For most taxpayers in the United States, “Tax Day,” the deadline for filing income tax returns for calendar-year filers, is on April 15. It’s a day that, upon reaching adulthood, every working American observes closely as a holiday or a tragic anniversary (September 11 or December 7, for instance). But in a post-Fordist America, where not everyone earns a living from a single full-time job, the deadline is six months later.
For filers who earn all of their income from a single full-time job, filing taxes is pretty simple. It gets a little more complicated if you own a house or have a lot of medical expenses, but for most of these people, you rush to file your taxes because you’ll receive a refund. The sooner you receive your money, the sooner you can buy that new TV or start on that addition to the house. In such cases, April 15 is the due date not the do date for filing an income tax return.
But not everyone has a single source of income. For instance, I cobble together a living from various teaching jobs at multiple colleges. Each one issues a Form W-2. In addition, I occasionally do other work, such as help a small company set up a secure file sharing system or edit videos for an art gallery. Each of those gigs yields a Form 1099-MISC. Also, in the last few years, I’ve offered my improving screen printing skills to a few places in need of custom-printed t-shirts. Each of those also results in another 1099.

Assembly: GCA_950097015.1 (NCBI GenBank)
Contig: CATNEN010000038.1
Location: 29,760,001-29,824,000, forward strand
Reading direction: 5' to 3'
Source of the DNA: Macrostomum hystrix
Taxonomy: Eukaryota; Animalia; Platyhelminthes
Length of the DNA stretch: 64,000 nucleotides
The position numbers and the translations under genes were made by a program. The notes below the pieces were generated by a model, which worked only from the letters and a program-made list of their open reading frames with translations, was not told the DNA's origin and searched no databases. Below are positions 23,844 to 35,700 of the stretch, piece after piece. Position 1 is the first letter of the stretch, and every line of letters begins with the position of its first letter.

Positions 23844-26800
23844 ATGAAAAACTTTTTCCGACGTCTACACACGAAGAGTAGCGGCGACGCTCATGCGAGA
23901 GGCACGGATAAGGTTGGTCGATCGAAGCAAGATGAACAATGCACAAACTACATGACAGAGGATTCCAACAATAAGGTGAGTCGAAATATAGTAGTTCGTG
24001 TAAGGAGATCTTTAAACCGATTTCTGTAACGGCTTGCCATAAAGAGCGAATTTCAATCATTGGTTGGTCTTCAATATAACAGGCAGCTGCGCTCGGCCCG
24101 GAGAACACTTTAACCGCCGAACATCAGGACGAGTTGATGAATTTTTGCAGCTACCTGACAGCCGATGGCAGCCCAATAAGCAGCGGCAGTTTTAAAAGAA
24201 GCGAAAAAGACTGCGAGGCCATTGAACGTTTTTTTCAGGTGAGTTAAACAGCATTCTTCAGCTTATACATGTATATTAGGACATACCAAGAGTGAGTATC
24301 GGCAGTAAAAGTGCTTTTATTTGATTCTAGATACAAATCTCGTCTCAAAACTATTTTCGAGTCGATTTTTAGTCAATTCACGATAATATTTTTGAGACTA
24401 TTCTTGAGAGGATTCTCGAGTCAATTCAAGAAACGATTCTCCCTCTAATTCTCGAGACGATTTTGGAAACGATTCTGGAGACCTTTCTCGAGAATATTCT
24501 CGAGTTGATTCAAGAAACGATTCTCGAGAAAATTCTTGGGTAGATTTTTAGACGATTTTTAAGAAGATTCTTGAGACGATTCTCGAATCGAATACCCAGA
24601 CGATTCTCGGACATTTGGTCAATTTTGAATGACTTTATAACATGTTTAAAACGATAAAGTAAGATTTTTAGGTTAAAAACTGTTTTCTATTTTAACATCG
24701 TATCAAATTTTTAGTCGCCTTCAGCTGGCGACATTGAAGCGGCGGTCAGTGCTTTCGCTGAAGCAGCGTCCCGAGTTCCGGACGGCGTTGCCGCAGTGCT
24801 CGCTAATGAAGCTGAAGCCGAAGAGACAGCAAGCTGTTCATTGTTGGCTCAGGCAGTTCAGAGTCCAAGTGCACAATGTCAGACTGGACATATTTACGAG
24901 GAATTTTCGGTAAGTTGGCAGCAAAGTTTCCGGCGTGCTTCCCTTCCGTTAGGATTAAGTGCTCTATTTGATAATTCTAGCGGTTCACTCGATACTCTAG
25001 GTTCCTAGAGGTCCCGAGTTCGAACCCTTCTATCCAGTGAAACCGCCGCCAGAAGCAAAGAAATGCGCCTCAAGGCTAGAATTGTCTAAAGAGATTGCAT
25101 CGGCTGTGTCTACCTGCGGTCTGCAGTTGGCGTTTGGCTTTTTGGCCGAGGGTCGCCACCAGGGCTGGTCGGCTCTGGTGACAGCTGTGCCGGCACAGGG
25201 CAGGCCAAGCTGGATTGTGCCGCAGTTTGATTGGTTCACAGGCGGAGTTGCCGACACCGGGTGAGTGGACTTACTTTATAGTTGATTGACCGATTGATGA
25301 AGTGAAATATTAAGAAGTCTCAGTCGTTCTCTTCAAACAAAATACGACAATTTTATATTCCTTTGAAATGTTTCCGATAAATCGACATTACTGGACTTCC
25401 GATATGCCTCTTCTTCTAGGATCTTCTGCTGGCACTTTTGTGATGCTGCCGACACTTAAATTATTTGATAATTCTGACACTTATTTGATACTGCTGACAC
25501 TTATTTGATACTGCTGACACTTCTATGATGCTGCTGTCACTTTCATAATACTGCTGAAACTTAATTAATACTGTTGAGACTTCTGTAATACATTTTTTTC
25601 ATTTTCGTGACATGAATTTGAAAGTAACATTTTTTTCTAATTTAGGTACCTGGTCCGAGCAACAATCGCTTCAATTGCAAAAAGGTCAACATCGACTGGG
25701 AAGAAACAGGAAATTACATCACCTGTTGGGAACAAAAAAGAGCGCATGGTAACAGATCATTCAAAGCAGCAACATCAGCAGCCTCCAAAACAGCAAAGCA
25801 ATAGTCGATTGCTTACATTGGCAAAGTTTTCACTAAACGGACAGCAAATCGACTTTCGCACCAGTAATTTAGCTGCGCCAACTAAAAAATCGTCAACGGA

All of the sources of income make for a complex tax return. Freelancers with multiple clients are no strangers to having a pile of tax forms showing income. In order to minimize one’s tax burden, it’s smart to record and to report business expenses as much as possible. This takes a lot of time, and for those of us who are overly meticulous or are terminal procrastinators, we file a request for a six-month extension.
Consequently, “Tax Day” for post-Fordist workers is really October 15. An extension to file your taxes is not an extension to pay your taxes. You still have to pay any amount due before April 15. But getting an additional six months to figure out what you actually owe is sometimes necessary. Write a big check in April, file later, and get a tiny refund at the end of it all.
I’m ashamed to admit that I did that this year. I didn’t file my 2014 tax returns until yesterday, October 15, 2015, two and a half months before the start of 2016. And like a lot of people I know with multiple sources of income, I know that I wasn’t alone.